I have a great local pharmacy and they have offered to make up my prescriptions into blister packs, which are very similar to this pill box, but as my medication can change on a weekly basis and I occasionally require more or less of some medications I prefer to be in control and do things this way.
Elastic Shoe Laces
Derby Half Step
I considered building a step with bricks and pacing slabs but that would have made it difficult for my husband to get the lawn mover around the back of the house so I searched the internet and found something called a Derby Half Step. It's designed, as the name suggests, as a half step to make steep steps a little more manageable for less able bodied people,
I chose a sturdy plastic step with adjustable feet and a rubber mat. I had to shop around for a good price, I bought mine for £60 but I saw them selling for as much as £130. It has made using the back door much less painful and has been a worthwhile investment.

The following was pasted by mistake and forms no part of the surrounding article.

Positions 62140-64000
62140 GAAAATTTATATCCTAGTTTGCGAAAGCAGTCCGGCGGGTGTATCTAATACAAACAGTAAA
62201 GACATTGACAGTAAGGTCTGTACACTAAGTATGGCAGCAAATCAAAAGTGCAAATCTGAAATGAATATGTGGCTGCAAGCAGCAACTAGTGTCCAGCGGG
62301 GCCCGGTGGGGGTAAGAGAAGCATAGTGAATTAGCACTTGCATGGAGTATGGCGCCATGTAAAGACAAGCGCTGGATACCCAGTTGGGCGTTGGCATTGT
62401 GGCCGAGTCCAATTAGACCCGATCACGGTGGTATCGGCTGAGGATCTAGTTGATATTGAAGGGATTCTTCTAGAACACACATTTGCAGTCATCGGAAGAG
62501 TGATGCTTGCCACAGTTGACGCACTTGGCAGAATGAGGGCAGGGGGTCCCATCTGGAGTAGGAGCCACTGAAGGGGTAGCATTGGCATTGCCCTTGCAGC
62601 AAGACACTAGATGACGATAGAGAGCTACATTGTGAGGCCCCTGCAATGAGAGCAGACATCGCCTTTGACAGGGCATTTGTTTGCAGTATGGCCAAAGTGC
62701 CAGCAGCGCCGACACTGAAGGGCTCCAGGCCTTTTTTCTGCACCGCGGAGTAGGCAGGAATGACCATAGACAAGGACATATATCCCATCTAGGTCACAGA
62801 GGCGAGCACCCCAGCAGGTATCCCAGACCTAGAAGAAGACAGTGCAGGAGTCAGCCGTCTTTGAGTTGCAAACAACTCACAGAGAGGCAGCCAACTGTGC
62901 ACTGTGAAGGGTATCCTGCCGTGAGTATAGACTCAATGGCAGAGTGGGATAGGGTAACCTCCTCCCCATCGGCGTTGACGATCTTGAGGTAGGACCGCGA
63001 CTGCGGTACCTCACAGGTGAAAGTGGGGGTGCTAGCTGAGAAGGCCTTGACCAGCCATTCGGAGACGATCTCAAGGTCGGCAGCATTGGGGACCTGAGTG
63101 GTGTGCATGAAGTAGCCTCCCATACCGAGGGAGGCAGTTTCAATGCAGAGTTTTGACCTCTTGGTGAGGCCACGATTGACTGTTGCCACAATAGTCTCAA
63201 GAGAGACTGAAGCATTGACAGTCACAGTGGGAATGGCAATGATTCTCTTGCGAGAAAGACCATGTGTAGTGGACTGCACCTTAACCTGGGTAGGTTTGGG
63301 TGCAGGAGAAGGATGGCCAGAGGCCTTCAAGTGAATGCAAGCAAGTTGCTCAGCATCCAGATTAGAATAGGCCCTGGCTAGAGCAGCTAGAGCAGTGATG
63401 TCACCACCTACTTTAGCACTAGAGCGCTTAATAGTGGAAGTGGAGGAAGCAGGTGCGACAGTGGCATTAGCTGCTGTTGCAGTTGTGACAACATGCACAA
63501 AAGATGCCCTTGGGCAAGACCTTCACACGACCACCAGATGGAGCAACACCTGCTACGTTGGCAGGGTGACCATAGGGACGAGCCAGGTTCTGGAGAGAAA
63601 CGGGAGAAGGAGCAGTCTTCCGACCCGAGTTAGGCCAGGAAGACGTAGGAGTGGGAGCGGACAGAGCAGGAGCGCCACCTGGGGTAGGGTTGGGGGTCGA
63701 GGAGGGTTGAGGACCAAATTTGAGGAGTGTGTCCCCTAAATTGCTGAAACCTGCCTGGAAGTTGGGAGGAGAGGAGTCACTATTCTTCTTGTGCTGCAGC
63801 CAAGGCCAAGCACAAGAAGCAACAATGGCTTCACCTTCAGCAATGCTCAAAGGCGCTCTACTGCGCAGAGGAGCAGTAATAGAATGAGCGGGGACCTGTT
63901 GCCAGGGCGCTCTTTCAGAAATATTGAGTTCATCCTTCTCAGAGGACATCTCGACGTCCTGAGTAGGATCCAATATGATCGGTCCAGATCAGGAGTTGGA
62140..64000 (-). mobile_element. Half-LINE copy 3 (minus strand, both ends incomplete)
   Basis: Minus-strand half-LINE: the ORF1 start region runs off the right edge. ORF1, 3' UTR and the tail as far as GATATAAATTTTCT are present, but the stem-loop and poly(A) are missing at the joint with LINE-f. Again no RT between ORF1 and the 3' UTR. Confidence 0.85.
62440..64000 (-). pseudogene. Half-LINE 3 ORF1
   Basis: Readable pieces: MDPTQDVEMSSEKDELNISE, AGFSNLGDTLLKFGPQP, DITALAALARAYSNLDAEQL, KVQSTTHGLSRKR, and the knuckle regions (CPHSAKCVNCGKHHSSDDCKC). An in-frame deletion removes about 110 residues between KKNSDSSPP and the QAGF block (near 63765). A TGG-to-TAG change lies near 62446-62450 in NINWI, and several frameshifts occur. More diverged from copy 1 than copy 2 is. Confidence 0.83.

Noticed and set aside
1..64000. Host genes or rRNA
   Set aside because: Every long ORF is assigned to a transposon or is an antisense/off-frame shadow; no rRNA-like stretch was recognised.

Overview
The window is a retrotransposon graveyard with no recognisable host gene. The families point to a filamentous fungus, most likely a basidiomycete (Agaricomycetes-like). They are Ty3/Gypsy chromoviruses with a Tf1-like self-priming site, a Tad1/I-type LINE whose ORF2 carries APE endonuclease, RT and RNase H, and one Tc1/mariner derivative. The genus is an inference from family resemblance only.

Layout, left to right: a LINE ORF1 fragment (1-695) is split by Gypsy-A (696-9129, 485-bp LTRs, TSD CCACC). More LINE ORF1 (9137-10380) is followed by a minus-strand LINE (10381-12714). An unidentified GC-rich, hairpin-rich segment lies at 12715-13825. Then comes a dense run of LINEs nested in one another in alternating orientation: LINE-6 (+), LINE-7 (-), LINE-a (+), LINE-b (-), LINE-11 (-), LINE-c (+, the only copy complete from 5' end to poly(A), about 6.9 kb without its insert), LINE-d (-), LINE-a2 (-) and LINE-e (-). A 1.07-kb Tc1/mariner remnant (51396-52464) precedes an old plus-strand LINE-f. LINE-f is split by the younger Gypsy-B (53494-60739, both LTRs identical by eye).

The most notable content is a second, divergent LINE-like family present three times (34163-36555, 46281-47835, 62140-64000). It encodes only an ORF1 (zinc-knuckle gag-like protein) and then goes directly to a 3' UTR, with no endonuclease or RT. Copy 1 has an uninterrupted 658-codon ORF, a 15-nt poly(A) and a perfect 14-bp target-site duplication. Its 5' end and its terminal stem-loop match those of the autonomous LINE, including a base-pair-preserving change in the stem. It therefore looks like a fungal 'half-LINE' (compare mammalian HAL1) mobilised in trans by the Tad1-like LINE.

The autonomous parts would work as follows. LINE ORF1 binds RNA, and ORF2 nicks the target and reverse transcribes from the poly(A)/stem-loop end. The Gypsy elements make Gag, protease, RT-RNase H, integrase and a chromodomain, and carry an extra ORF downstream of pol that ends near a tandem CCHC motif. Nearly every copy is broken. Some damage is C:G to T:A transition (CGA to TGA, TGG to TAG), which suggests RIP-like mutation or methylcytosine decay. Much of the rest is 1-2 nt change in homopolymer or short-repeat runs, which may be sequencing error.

You can get a cheaper version for around £20 but I decided against it after reading many negative reviews about the steps cracking and breaking after a few months.
Recliner chair and footstool
The chair swivels so I don't have to turn my neck to talk to people sitting opposite me on the sofa and the footstool is angled which allows me comfortable rest my legs. It's the most comfortable chair I've ever sat in! It was a relatively cheap chair compared to other chairs on the market, the fabric is already staring to wear on the footstool but my budget wouldn't stretch to a leather Stressless. Maybe one day...
A Final Note
Disability aids can be very expensive. If possible try them out at a disability showroom to see if they work for you before committing to buy, then shop around on the internet for the best price.
Some aids are available from your local Occupational Therapy team, such as shower seats and grab rails so ask for an assessment to see if you're entitled to any help.
Mobility aids can be very expensive and the NHS are not always able to provide the best equipment to meet your needs. If you are in receipt of DLA higher rate mobility or PIP Mobility enhanced rate you can lease a powerchair or mobility scooter through the Motability Scheme.